Equality Illinois Calls for School Board Resignation

Equality Illinois Calls for Resignation of
Warren Township School Board Member
Liz Biondi Says Gay or Lesbian School Superintendent Would Not Be Welcome

CHICAGO (December 11, 2014) – Equality Illinois today called for the resignation of Warren Township High School District 121 Board member Liz Biondi for suggesting that the search for a new school superintendent exclude gay or lesbian candidates, thereby violating the clear Illinois law prohibiting discrimination against gay and lesbian job candidates.

At a public meeting of the board on Dec. 2, 2014 in Gurnee, Illinois, Biondi expressed that she is “going to be very blunt” and proceeded to caution the search firm against bringing gay or lesbian candidates for superintendent: “I’m concerned that if we hired someone that we were not aware of that background, that they may be fighting more personal fires than superintendent fires, I guess is what I’m going to say.”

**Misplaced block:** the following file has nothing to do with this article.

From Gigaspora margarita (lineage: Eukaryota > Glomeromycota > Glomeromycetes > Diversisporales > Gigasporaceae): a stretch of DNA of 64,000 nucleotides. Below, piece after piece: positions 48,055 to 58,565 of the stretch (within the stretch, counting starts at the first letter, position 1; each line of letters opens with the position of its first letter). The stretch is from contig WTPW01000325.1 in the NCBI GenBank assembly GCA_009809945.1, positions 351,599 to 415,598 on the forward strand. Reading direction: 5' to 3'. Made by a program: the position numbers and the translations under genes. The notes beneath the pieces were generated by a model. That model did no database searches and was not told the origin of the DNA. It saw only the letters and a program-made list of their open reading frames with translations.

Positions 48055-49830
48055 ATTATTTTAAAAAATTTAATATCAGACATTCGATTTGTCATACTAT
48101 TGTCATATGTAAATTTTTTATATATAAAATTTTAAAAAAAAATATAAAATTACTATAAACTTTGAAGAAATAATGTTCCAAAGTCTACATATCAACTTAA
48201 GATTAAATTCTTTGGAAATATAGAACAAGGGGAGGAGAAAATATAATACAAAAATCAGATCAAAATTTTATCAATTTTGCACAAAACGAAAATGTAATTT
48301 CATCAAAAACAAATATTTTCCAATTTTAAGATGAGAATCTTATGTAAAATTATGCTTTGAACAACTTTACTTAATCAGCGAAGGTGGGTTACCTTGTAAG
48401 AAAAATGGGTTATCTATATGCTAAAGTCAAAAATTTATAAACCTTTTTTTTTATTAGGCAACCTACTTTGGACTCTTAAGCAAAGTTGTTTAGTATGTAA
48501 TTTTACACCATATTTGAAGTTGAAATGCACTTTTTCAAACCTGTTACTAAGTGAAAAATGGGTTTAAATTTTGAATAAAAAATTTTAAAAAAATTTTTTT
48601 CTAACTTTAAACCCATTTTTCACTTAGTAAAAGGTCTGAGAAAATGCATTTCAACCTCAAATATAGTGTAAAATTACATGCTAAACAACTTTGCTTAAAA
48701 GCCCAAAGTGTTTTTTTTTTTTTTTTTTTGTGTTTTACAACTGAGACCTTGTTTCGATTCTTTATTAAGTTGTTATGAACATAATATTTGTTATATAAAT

While some participants at the meeting noted that there are successful gay and lesbian school officials in other districts and that they can’t lawfully ask about job candidates’ sexuality, Biondi retorted: “Well, not until they get here.”

“Public officials have a duty to not only follow the law but to expect that kind of behavior by others in official positions,” said Bernard Cherkasov, CEO of Equality Illinois, the state’s oldest and largest civil rights organization advocating for lesbian, gay, bisexual and transgender Illinoisans.

“Biondi clearly demonstrated that she is not worthy of the trust to hold a position on the school board.  We find Biondi’s comments as someone who is sworn to uphold the law to be reprehensible, and she needs to resign from the board effective immediately, certainly before the search process proceeds,” Cherkasov said.

“We appreciate Warren Township board President John Anderson’s reaffirming the values of diversity in the workplace and seeking Biondi’s departure from the board, and we call on him to recommit that the search for a superintendent will not discriminate against lesbian or gay applicants and follow the law,” Cherkasov added.

The Illinois Human Rights Act of 2006 specifically precludes discrimination based on sexual orientation or gender identity, and this law also covers all public agencies, including school boards.

This disturbing development serves as an example that laws on the books are only the foundation for securing full equal treatment of all Illinois citizens. “We must remain vigilant and see to it that the laws are understood and enforced despite anyone’s personal objections,” Cherkasov said.

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